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Red Wolves face ex-teammates

by Mitchell Gladstone | November 19, 2022 at 2:20 a.m.
Layne Hatcher is in his first season as Texas State’s quarterback after transferring from Arkansas State. The former Pulaski Academy star will face the Red Wolves today in San Marcos, Texas. (AP/Brandon Wade)

Arkansas State Coach Butch Jones said he didn't want it to be the storyline of the week.

His Texas State counterpart, Jake Spavital, said he hadn't specifically talked about it with his guys.

There's plenty of weirdness to it all -- the "it" being that the Bobcats' starting quarterback and leading rusher were on the opposite side of this budding rivalry, which will continue today at Bobcat Stadium in San Marcos, Texas

It's not just that Layne Hatcher and Lincoln Pare were Red Wolves. Both were faces of ASU's program.

"I respect everyone's choices and decisions," Jones said when asked about the difficulty of losing leaders in the early stages of building a program. "Everyone is going to do what they feel is best for them in their career and playing time and all that moving forward."

Hatcher, Arkansas' all-time high school leader in passing yards and touchdowns, played 32 games for the Red Wolves. Though he started just half of those contests, the Little Rock native still ranks in ASU's top four in career passing yards, passing touchdowns and completion percentage.

Pare only spent two seasons in Jonesboro, totaling 905 rushing yards. But 5-9, 195-pound tailback was a news-conference regular, speaking to reporters even in the lowest of the Red Wolves' many lows in 2021.

"It's got to be kind of an awkward deal for those guys at times," Spavital told reporters at his weekly news conference Tuesday. "But these are the times we're living in right now with college football. ... I try not to make it a distraction and make it like, 'Hey, this is all about Layne and Lincoln,' but it already means a ton to those guys.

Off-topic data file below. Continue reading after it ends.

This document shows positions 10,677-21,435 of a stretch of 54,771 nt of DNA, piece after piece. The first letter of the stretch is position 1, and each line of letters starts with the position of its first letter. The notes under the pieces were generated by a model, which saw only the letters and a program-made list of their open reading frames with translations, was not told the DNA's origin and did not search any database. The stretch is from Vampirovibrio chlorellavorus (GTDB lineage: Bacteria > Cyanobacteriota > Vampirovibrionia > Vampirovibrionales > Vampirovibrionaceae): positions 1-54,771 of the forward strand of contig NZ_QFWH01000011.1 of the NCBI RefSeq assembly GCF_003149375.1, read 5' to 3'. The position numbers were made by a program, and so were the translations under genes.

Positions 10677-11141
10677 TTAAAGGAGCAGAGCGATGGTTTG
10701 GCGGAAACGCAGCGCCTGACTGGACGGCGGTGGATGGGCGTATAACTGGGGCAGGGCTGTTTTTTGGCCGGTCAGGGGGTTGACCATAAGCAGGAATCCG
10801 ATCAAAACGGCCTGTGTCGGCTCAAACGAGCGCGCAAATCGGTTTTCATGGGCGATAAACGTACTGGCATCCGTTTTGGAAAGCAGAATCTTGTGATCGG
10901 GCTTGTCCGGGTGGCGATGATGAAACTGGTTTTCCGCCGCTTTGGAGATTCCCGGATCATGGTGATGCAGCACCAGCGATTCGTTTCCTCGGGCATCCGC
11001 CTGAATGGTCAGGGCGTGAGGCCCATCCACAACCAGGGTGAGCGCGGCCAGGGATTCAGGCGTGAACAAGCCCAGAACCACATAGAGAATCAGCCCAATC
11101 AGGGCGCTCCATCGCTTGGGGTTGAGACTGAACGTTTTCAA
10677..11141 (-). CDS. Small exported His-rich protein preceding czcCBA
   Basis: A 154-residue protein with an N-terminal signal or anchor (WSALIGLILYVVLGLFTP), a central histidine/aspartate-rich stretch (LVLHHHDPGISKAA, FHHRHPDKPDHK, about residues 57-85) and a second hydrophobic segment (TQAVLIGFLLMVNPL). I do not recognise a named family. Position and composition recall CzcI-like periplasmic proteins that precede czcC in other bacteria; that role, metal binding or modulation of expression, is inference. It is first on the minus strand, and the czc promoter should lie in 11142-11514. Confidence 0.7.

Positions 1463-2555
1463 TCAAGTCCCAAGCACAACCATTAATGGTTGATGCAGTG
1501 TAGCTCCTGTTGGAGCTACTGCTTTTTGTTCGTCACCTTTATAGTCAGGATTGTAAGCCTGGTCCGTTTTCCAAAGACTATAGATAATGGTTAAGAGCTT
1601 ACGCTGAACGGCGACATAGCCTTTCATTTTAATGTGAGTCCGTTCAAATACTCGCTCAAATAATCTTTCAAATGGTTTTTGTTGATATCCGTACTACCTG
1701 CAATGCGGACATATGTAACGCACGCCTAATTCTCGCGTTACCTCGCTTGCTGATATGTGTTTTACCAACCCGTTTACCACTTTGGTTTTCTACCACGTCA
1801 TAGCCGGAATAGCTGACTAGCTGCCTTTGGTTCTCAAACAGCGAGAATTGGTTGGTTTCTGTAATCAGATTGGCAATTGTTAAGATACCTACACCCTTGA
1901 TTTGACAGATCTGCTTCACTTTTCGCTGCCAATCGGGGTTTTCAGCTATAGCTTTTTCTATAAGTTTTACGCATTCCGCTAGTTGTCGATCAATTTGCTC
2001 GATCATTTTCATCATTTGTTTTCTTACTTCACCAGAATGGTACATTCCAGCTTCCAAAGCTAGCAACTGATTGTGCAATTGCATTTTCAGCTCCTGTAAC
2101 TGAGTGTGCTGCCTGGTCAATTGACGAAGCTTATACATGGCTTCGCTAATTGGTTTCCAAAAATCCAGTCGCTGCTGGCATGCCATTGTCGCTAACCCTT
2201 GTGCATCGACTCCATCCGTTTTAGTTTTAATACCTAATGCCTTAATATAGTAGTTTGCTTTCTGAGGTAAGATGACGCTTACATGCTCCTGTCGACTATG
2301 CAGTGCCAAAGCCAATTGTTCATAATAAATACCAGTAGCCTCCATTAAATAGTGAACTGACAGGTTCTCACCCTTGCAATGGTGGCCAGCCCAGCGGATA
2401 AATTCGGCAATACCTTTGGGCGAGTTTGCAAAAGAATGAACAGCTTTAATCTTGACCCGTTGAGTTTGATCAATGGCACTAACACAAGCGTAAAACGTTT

"I bet you they're going to have a lot of butterflies...because they sacrificed a lot for Arkansas State."

With both teams at 3-7, neither remains in the mix for a potential bowl bid. At the same time, today's loser is guaranteed to finish last in the Sun Belt Conference's West Division.

It was a fate that was sealed for the Red Wolves in last year's meeting with Texas State on the season's final day.

Like ASU, the Bobcats come into the game with injury concerns. Spavital said his team is down to five scholarship wide receivers. The Red Wolves are somewhat healthier than prior to their bye week, but it remains to be seen who will be available at cornerback outside of Kenneth Harris and running back Brian Snead carried just once last week.

Another commonality shared is that neither has experienced a winning streak for a while. ASU's span without one dates back to 2020 whereas Texas State hasn't won consecutive contests since early 2019.

Given that both teams will play just once more after this weekend, the only way for either to potentially carry a winning streak into 2023 is to win today .

"We always talk about road toughness," safety Justin Parks said. "We've got to just not be too high, too low -- we've just got to be even-keeled."

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